Gainesville Dermatology & Skin Surgery shares the following skin care tips for at-home acne treatment in Gainesville. While the majority of acne may be prevented through the following methods, not all forms of acne may respond with at-home treatments. To ensure the health and clarity of your skin, contact us today to schedule a consultation.
Be Mindful Of Ingredients
Inspect makeup packaging for terms such as “non-comedogenic,” “oil-free,” and “won’t clog pores.” Avoid makeup items and facial products which contain mineral oils and other common acne-causing ingredients. Always remove makeup and other facial products at the end of each day with a thorough cleansing. If you develop a breakout, use makeup sparingly or avoid it completely until the skin heals. Our dermatologists can provide a list of safe-for-skin ingredients and they can provide recommendations for skin care products.
Avoid Sun Exposure
UV rays exacerbate acne inflammation and redness, resulting in prolonged breakouts. Increased sun exposure can also lead to hyperpigmentation of exposed skin, which may worsen scarring from any acneic conditions. Our dermatologists recommend that all patients wear sun protection on a daily basis to avoid the numerous harmful effects of UVA and UVB rays. Apply a broad-spectrum sunscreen with a sun protection factor, or SPF, of 35 or higher 20 minutes before sun exposure — apply additional layers throughout the day.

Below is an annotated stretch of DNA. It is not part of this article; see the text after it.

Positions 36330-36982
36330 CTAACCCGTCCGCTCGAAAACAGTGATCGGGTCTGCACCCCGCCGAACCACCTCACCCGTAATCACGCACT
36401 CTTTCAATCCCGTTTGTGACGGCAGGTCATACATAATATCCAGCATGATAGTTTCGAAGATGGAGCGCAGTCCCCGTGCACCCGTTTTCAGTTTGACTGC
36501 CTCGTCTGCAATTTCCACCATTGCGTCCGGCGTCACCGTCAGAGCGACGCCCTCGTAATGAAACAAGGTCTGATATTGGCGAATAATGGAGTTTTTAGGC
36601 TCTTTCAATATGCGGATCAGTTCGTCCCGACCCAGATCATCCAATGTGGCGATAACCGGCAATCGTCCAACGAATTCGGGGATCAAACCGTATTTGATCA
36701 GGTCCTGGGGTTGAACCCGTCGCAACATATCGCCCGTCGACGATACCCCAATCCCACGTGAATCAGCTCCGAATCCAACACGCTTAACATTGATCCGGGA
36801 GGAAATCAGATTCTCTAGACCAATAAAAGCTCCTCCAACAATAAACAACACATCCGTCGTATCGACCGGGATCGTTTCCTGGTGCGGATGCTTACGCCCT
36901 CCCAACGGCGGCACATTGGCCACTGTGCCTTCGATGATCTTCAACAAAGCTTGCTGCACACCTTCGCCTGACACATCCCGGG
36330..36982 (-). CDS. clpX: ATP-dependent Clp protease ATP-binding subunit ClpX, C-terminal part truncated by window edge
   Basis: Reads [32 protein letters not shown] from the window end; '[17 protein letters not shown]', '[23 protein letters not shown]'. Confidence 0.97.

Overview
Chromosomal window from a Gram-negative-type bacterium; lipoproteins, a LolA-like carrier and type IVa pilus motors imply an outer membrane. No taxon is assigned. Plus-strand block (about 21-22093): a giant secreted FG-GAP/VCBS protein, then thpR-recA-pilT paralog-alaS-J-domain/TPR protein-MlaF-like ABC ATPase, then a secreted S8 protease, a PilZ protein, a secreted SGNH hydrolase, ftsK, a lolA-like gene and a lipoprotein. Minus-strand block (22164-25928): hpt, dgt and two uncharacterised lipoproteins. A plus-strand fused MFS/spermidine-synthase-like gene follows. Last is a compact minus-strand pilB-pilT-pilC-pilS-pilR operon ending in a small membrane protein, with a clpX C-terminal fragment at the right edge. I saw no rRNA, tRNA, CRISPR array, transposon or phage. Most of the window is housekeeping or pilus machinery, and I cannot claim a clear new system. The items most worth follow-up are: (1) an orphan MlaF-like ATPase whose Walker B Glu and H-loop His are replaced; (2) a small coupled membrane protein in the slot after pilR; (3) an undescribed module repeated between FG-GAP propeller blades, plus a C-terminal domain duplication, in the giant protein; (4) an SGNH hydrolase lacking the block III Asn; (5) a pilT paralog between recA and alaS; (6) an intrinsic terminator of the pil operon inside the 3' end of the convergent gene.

Focus On Diet & Exercise
A diet comprised of fresh fruits and vegetables is great for your overall health as well as your skin’s health. Dairy products and foods with high sugar contents have been known to trigger acne in acne-prone individuals. Exercise, contrary to popular belief, helps control acne by releasing endorphins, which help lower stress levels and reduce the likelihood of a breakout. To prevent irritation to the skin following rigorous activity, shower or bathe immediately following exercise to remove excess oils, perspiration, and pollution.
Keep Your Skin Clean
It’s recommended to wash your face twice each day and bathe or shower once each day to help care for acne-prone skin. Use a mild facial cleanser and replace washcloths or face towels regularly to avoid the transfer of bacteria to the skin. To minimize irritation, avoid using hot water and harsh cleaning agents on the skin, such as body soaps with high chemical contents and oil-stripping cleansers. Cleanse the skin immediately following activities that result in sweating and increased oil production.
Numerous medical studies on the connections between stress and abnormalities within the body notes confirm that an increase in stress may cause a considerable increase in the propensity towards cancer, immune system deficiencies, and other health issues. Regarding acne, stress acts as a log on the fire — stress is a worsening factor for acne. When under stress, those prone to acne will likely experience an increase in breakouts, an increase in the severity of acne, and prolonged breakout duration.